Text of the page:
My Conception Story

As the month of March drew to a close in 1993, I traveled to India to spend some time with my terminally ill mother. I arrived ‘home’ on March 30th; my mother passed away on April 25. In those four weeks or so, all spent in the close proximity of my mother, I talked andContinue reading “My Conception Story”

That Elusive Mark By Which To Distinguish Good People From Bad

In Journey to the End of the Night, Céline‘s central character, Ferdinand Bardamu is confronted with uncontrovertible evidence of moral goodness in Sergeant Alcide–who is nobly working away in a remote colonial outpost to financially support a niece who is little more than a perfect stranger to him. That night, as Bardamu gazes at the sleeping Alcide, nowContinue reading “That Elusive Mark By Which To Distinguish Good People From Bad”

Talking About Natural Law With Children

Last Thursday, thanks to New York City public schools taking a ‘mid-winter break,’ my daughter accompanied me to Brooklyn College and sat in on two classes. My students, as might be expected, were friendly and welcoming; my daughter, for her part, conducted herself exceedingly well by taking a seat and occupying herself by drawing onContinue reading “Talking About Natural Law With Children”

Steven Pinker Should Read Some Nietzsche For Himself

Steven Pinker does not like Nietzsche. The following exchange–in an interview with the Times Literary Supplement makes this clear: Question: Which author (living or dead) do you think is most overrated? Pinker: Friedrich Nietzsche. It’s easy to see why his sociopathic ravings would have inspired so many repugnant movements of the twentieth and twenty-first centuries,Continue reading “Steven Pinker Should Read Some Nietzsche For Himself”

Dear ‘Fellow’ Indians, Please Spell My Fucking Name Correctly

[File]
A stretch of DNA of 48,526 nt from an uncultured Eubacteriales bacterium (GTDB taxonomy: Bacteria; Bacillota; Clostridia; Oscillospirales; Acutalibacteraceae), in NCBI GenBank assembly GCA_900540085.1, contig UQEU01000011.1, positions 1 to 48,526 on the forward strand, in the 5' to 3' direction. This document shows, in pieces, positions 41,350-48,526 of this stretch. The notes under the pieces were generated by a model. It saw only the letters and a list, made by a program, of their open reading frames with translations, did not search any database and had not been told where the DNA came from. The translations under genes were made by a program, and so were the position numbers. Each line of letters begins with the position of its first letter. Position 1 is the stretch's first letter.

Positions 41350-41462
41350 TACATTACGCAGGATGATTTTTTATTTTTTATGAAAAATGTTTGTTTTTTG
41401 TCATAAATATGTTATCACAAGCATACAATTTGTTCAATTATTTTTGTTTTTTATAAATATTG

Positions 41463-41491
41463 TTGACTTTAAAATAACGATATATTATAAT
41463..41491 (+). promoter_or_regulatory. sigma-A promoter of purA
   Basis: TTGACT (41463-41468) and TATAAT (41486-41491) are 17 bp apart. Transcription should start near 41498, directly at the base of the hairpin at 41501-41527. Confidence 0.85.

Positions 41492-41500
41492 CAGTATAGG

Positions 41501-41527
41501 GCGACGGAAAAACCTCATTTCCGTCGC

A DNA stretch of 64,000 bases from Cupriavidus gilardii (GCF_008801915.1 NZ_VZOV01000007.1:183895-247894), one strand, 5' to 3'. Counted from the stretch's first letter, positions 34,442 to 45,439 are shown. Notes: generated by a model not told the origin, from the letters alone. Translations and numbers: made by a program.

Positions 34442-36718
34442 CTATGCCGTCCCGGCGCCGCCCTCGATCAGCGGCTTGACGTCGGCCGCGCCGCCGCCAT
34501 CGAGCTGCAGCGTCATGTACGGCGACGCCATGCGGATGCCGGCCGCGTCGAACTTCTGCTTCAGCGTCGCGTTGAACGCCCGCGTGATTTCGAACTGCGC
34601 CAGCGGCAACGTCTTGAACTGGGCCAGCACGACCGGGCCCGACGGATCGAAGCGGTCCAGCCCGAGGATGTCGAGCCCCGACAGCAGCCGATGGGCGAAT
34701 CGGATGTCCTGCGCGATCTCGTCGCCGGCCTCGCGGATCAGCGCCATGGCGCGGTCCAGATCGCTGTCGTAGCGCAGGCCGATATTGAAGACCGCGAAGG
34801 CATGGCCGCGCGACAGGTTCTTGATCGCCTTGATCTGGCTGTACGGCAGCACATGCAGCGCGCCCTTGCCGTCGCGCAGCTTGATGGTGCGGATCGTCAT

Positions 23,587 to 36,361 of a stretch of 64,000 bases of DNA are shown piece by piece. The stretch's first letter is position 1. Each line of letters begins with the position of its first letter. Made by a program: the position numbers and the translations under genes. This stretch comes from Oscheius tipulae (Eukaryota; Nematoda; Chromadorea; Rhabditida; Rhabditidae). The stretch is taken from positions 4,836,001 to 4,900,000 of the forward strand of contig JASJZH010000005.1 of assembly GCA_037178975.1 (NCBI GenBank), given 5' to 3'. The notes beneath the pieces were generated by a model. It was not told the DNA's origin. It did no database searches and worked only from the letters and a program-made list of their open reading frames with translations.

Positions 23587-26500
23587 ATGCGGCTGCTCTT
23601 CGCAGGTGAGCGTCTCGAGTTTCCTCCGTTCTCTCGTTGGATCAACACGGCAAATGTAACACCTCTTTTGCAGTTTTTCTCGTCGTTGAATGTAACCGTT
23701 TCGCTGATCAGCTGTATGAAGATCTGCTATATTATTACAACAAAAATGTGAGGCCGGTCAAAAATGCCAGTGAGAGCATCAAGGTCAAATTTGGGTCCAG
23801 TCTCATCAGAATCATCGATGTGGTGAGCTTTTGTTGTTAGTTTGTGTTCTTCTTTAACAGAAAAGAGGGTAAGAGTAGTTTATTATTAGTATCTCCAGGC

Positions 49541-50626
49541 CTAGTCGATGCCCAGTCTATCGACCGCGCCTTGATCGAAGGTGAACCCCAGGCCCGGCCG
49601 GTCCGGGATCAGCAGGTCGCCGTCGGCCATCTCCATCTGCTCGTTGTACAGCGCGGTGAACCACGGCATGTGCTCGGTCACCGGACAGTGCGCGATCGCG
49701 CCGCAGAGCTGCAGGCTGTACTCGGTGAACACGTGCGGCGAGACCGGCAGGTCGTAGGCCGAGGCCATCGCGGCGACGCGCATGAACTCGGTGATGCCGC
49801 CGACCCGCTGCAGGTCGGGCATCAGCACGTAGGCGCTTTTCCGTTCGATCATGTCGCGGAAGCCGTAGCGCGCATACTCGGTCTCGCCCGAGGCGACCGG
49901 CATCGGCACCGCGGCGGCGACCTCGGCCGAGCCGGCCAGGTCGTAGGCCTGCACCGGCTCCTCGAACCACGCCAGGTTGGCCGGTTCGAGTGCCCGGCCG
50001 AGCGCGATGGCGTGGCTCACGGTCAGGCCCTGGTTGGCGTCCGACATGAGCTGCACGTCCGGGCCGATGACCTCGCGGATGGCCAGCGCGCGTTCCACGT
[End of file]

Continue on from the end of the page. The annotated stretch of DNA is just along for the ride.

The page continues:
It’s ‘Samir’, not ‘Sameer.’ That, really, should be enough. Here is the correct spelling of someone’s name; please abide by it. But Indians will simply not comply. I’m a middle-aged man, about to hit fifty-one in a few weeks time, and my entire life,  Indians have been systematically misspelling and butchering my name with thisContinue reading “Dear ‘Fellow’ Indians, Please Spell My Fucking Name Correctly”

US Elections Invite External Intervention, As They Well Might

The Robert Mueller indictment of thirteen Russians for ‘interfering’ in the American elections of 2016 confirms the bad news: those elections were ‘influenced’–in some shape or form–by non-Americans. The extent of this ‘influence’ is unclear–whether they decisively swung the election to Donald Trump or not–but be that as it may, one fact remains established: amongContinue reading “US Elections Invite External Intervention, As They Well Might”

Gide’s Immoralist And The Existential Necessity Of The Colony

The immoralist at the heart of André Gide‘s The Immoralist, Michel, does not travel just anywhere; he travels to French colonies like Algeria and Tunisia; the boys who he meets, is attracted to, and falls in love with, are not just any boys; they are Muslim Arab boys. He is old; they are young. He is white;Continue reading “Gide’s Immoralist And The Existential Necessity Of The Colony”

Neuroscience’s Inference Problem And The Perils Of Scientific Reduction

In Science’s Inference Problem: When Data Doesn’t Mean What We Think It Does, while reviewing Jerome Kagan‘s Five Constraints on Predicting Behavior, James Ryerson writes: Perhaps the most difficult challenge Kagan describes is the mismatching of the respective concepts and terminologies of brain science and psychology. Because neuroscientists lack a “rich biological vocabulary” for the varietyContinue reading “Neuroscience’s Inference Problem And The Perils Of Scientific Reduction”

An Ode To The Semicolon

I discovered semicolons in the fall of 1992. I had asked–on a lark of sorts–to read a term paper written by my then-girlfriend, who was taking a class in literary theory at New York University. In it, I noticed a ‘new’ form of punctuation; I had seen the semicolon before, but I had not seenContinue reading “An Ode To The Semicolon”